Interaction of oxygen-carrying resuscitation fluids with morphine

John M. Kemner, Wayne R. Snodgrass, Samuel E. Worley, Glenn R. Hodges, Gary M. Clark, Charles E. Hignite

Research output: Contribution to journalArticlepeer-review

12 Scopus citations


The oxygen-carrying resuscitation fluids, Fluosol DA 20% and stroma-free hemoglobin, are currently being evaluated for efficacy and effects in vivo. Because these fluids may be administered to trauma victims, the pharmacokinetics of morphine was studied in rats after transfusion with one of these fluids. During development of high-performance liquid chromatography assay for morphine in plasma, an in vitro interaction between plasma, Fluosol DA, or stroma-free hemoglobin and morphine was observed at pH greater than 10.5. This interaction was dependent on pH and was specific to morphine, compared with codeine. The interaction between stroma-free hemoglobin and morphine appeared to be covalent in nature. The t 1 2 of morphine was significantly prolonged from 1.02 ± 0.50 hours (mean ± SD) to 2.46 ± 2.68 hours (p = 0.03) after transfusion with stroma-free hemoglobin, and to 2.05 ± 0.95 hours (p = 0.006) after transfusion with Fluosol DA. The volume of distribution was increased from 1.35 ± 0.81 L · kg-1 to 2.99 ± 1.45 L · kg-1 (p = 0.004) after transfusion with stroma-free hemoglobin; no such difference was observed after transfusion with fluosol DA (p = 0.86). The area under the timeconcentration curve was increased from 2.37 ± 1.78 mg · hr · L-1 to 6.02 ± 6.61 mg · hr · L-1 (p = 0.02), and total body clearance was decreased from 1.02 ± 0.53 L · hr-1 · kg-1 to 0.55 ± 0.36 L · hr-1 · kg-1 (p = 0.01) after transfusion with Fluosol DA. No significant differences were observed in these parameters after transfusion with stroma-free hemoglobin (p = 0.48 and p = 0.81, respectively). These data show that stroma-free hemoglobin prolongs the t 1 2 of morphine by altering the volume of distribution. In contrast, Fluosol DA prolongs the t 1 2 of morphine by altering the total body clearance. These data may have important therapeutic implications.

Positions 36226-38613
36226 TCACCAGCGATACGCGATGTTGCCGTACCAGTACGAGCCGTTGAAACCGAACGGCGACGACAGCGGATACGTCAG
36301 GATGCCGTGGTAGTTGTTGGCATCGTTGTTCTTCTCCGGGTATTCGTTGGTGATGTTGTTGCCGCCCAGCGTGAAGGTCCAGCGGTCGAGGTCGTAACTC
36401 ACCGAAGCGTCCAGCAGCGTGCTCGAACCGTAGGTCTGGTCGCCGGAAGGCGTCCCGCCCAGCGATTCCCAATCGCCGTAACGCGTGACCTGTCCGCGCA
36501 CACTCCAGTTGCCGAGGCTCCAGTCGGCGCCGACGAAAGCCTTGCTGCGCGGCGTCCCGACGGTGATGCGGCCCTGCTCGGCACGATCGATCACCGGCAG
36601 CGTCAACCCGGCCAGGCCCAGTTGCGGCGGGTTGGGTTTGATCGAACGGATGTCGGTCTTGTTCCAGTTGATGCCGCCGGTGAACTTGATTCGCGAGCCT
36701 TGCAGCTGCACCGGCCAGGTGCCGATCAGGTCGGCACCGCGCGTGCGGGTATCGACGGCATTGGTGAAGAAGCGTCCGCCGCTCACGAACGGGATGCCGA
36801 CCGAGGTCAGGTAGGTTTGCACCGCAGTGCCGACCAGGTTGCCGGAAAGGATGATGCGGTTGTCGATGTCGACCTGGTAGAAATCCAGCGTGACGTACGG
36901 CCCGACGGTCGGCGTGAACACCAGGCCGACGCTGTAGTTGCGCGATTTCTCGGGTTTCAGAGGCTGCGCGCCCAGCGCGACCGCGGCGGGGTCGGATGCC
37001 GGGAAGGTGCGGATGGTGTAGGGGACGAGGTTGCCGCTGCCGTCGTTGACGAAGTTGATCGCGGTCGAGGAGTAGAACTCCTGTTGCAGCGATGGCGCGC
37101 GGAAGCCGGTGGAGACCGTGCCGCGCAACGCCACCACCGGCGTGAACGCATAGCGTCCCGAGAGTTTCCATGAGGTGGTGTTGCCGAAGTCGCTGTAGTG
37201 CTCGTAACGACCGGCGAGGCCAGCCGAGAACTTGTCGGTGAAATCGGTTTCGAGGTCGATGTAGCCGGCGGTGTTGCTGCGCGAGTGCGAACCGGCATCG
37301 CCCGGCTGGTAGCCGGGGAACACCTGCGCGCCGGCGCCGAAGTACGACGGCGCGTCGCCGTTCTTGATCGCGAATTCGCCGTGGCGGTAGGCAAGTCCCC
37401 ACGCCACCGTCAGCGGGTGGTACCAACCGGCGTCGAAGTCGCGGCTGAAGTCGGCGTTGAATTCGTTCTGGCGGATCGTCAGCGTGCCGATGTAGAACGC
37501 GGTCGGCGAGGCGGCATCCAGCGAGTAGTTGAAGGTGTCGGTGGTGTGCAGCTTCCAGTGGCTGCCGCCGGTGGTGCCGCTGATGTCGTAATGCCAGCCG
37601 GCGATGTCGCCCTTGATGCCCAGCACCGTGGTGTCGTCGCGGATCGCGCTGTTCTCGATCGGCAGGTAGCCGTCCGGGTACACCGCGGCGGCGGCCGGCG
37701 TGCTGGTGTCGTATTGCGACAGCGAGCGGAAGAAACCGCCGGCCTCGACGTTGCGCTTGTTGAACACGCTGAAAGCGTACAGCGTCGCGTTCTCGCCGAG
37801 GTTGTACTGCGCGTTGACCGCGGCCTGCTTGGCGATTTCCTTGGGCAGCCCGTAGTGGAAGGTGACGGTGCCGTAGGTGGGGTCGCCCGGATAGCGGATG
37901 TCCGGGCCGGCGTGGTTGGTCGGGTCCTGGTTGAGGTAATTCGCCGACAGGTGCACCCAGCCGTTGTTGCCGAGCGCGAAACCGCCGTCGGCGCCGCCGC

Original languageEnglish (US)
Pages (from-to)433-444
Number of pages12
JournalThe Journal of Laboratory and Clinical Medicine
Issue number3
StatePublished - Sep 1984
Externally publishedYes

ASJC Scopus subject areas

  • Pathology and Forensic Medicine


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